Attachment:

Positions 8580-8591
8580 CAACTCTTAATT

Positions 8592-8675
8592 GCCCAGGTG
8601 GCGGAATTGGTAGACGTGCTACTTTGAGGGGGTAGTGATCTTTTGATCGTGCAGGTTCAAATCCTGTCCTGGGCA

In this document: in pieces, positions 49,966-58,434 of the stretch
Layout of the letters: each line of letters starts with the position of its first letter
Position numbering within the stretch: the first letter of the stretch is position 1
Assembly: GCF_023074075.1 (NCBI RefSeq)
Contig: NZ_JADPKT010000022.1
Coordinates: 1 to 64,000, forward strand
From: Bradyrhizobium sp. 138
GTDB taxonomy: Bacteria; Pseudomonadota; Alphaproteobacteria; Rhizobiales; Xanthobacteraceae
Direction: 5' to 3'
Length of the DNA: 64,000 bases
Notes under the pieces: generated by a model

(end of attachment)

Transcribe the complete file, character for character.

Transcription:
Positions 8580-8591
8580 CAACTCTTAATT

Positions 8592-8675
8592 GCCCAGGTG
8601 GCGGAATTGGTAGACGTGCTACTTTGAGGGGGTAGTGATCTTTTGATCGTGCAGGTTCAAATCCTGTCCTGGGCA

In this document: in pieces, positions 49,966-58,434 of the stretch
Layout of the letters: each line of letters starts with the position of its first letter
Position numbering within the stretch: the first letter of the stretch is position 1
Assembly: GCF_023074075.1 (NCBI RefSeq)
Contig: NZ_JADPKT010000022.1
Coordinates: 1 to 64,000, forward strand
From: Bradyrhizobium sp. 138
GTDB taxonomy: Bacteria; Pseudomonadota; Alphaproteobacteria; Rhizobiales; Xanthobacteraceae
Direction: 5' to 3'
Length of the DNA: 64,000 bases
Notes under the pieces: generated by a model